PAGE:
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Medicine » Cardiology and Cardiovascular Medicine » "Ischemic Stroke - Updates", book edited by Bernhard Schaller, ISBN 978-953-51-2713-0, Print ISBN 978-953-51-2712-3, Published: October 19, 2016 under CC BY 3.0 license. © The Author(s).

Chapter 8

Cryptogenic Stroke

By Rubens J. Gagliardi and Vivian D.B. Gagliardi
DOI: 10.5772/65045

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Cryptogenic Stroke

Rubens J. Gagliardi1, 2 and Vivian D.B. Gagliardi3
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Introduction: To emphasize the importance of this kind of stroke, to focus on secondary stroke prevention and to recognize that the etiology of stroke is fundamental for proper prevention. In this chapter, the history of this stroke subtype is described and its actual specific denomination: embolic stroke undetermined source (ESUS).

Objectives: To define “cryptogenic stroke,” the main characteristics and therapeutics proposals.

Discussion: The following main characteristics of this kind of stoke are presented here: the incidence in several countries and international statistics, the specific physiopathology of this kind of stroke, the different methods for its correct diagnosis and the importance of exhaustive cardiac investigation, the main cause of ESUS with special focus in the importance of paroxysmal atrial fibrillation. The new therapeutic options (anticoagulants versus antiplatelets) are presented and discussed based on the recent trials.

Conclusion: Importance of correct definition of the stroke etiology for its appropriate secondary prevention; would anticoagulation be better than antiaggregation for adequate prevention? We look forward to the results of recent trials in this field.

Keywords: stroke, cryptogenic stroke, cerebral embolism, embolic stroke of undetermined source (ESUS), anticoagulants, atrial fibrillation

1. Introduction

Cryptogenic stroke is a kind of stroke without a known cause, with a negative screening for a definite cause, such as cardioembolism, atherothrombosis, arterial dissection, and lacunar stroke [1]. This term was introduced in 1988 [1] and has gained importance because of the need to clarify the stroke cause for its effective treatment and secondary prevention. The definition of the stroke etiology is of great importance since it is directly related to its prognosis and treatment and guides the secondary prevention strategy.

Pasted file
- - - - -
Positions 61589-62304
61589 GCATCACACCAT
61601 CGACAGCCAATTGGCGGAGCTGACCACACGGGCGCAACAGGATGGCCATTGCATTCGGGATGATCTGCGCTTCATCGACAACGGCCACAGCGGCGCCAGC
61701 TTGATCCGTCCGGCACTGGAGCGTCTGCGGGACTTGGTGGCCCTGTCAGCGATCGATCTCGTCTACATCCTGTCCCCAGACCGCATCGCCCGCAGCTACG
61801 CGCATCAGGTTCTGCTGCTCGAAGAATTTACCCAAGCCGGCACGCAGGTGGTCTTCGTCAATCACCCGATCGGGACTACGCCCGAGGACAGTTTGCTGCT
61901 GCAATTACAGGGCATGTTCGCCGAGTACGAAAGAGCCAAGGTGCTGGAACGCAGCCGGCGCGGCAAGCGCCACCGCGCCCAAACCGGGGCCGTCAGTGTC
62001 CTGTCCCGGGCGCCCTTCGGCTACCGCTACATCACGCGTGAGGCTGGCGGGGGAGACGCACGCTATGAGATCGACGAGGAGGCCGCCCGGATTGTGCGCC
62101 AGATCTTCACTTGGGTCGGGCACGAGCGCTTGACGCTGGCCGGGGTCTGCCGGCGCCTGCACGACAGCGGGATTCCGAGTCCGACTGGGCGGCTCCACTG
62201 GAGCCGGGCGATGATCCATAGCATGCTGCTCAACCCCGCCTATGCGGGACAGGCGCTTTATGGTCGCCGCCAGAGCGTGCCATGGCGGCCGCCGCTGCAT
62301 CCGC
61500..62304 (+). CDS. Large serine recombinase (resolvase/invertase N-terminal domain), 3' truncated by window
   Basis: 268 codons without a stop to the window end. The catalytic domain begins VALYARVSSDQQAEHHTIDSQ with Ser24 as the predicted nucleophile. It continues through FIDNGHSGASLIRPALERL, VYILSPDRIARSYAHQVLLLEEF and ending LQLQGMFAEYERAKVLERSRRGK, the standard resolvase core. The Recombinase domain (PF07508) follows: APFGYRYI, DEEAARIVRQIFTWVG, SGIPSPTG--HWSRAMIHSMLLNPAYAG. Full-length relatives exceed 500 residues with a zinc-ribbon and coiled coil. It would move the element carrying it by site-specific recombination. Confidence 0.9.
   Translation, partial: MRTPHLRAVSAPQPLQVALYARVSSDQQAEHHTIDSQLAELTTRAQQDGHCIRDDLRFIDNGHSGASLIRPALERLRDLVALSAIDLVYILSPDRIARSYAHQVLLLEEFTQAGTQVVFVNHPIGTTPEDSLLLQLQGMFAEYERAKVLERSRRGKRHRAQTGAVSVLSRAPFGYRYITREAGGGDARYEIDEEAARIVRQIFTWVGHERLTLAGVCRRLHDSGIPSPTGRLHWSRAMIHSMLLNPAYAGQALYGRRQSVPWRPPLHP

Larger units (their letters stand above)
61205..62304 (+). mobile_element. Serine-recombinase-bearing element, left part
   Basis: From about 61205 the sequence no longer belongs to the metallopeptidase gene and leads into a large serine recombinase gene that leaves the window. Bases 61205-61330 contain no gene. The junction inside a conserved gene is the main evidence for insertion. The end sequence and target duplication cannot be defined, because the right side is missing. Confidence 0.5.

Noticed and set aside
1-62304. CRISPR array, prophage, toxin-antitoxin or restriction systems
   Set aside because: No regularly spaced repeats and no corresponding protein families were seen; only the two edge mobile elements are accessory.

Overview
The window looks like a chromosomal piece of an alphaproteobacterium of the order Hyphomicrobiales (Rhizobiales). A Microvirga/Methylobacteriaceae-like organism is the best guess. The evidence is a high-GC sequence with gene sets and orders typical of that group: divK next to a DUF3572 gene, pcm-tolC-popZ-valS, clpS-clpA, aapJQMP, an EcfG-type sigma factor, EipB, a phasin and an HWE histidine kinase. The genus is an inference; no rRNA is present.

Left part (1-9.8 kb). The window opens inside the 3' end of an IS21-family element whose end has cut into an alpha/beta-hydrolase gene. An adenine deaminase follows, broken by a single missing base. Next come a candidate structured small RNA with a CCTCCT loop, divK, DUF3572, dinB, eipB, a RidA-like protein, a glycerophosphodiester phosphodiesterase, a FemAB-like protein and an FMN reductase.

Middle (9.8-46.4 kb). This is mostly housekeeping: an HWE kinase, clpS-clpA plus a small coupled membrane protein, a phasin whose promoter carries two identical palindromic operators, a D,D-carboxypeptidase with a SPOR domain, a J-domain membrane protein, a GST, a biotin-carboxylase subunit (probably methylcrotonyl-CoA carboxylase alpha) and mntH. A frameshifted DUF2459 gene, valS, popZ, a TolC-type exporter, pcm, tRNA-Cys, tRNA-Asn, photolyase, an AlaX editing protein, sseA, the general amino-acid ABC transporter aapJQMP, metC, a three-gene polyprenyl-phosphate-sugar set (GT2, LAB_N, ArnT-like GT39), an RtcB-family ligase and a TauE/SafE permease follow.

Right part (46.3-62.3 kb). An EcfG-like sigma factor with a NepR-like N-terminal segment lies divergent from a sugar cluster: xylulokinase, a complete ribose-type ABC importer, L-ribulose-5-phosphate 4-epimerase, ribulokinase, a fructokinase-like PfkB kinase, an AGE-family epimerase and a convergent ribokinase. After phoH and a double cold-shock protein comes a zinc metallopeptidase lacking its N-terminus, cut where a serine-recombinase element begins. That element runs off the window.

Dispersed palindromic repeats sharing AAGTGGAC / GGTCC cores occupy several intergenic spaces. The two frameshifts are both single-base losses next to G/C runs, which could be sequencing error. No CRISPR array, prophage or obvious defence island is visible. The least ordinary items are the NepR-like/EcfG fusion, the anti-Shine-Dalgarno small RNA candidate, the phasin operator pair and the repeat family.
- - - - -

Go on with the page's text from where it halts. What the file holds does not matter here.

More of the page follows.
Known atherothrombotic stroke responds reasonably well to antiplatelet (AG), and cardioembolic stroke responds better to anticoagulant than to AG, and therefore, there should be a careful etiological definition. The risk of recurrence of a cryptogenic stroke is high [2, 3], because it surely is not being adequately prevented. Recently, the term ESUS (“embolic stroke undetermined source”) has been used to describe these cases [4], since most of these cases of cryptogenic strokes are embolic with an undetermined the source of embolism.

1.1. Etiologic stroke classification

There are several classifications and scales to help determine the etiologic diagnosis of stroke. The TOAST (Trial of Org 10172 in Acute Stroke Treatment) Subtype Classification System [1] has been widely used and divides the acute ischemic stroke in five subtypes according to their causes: atherosclerosis of large arteries (carotid and cerebral), cardioembolic, occlusion of small vessels (lacunar), certain other causes (e.g., thrombophilias), and undetermined cause (cryptogenic stroke). The prevalence of cryptogenic strokes varies from 20 to 40% of all subtypes of stroke in most studies [2, 3].